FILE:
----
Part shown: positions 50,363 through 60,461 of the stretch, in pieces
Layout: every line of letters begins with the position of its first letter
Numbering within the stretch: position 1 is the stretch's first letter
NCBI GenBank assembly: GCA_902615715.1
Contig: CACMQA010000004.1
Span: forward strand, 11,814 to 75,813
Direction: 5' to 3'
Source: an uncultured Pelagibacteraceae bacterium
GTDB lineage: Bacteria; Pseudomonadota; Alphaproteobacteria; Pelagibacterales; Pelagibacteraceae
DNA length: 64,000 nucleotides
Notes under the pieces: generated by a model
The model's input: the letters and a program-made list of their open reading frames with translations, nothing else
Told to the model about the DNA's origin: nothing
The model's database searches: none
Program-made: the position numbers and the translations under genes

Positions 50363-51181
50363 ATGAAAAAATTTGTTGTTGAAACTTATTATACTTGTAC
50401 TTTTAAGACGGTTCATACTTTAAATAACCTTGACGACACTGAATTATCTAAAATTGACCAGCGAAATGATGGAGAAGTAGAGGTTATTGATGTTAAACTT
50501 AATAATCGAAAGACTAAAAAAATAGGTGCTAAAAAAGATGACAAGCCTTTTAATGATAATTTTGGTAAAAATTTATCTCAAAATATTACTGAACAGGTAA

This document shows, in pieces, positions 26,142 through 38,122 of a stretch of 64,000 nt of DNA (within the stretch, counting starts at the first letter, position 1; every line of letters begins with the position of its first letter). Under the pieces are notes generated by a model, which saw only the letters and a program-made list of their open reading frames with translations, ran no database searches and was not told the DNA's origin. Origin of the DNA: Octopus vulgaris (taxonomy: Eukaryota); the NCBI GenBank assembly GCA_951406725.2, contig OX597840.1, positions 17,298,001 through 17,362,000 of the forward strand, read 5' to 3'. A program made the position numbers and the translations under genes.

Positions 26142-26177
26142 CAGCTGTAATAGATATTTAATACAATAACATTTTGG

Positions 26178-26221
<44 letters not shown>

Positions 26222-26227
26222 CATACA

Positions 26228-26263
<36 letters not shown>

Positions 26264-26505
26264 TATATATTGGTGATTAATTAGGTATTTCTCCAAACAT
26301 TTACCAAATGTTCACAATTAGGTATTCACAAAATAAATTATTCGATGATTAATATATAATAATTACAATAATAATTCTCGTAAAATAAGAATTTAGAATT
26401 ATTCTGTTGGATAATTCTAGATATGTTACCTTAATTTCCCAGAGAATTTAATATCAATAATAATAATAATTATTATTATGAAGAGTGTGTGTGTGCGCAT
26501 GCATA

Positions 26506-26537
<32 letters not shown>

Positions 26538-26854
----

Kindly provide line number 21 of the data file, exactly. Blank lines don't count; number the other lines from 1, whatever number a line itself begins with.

Positions 26142-26177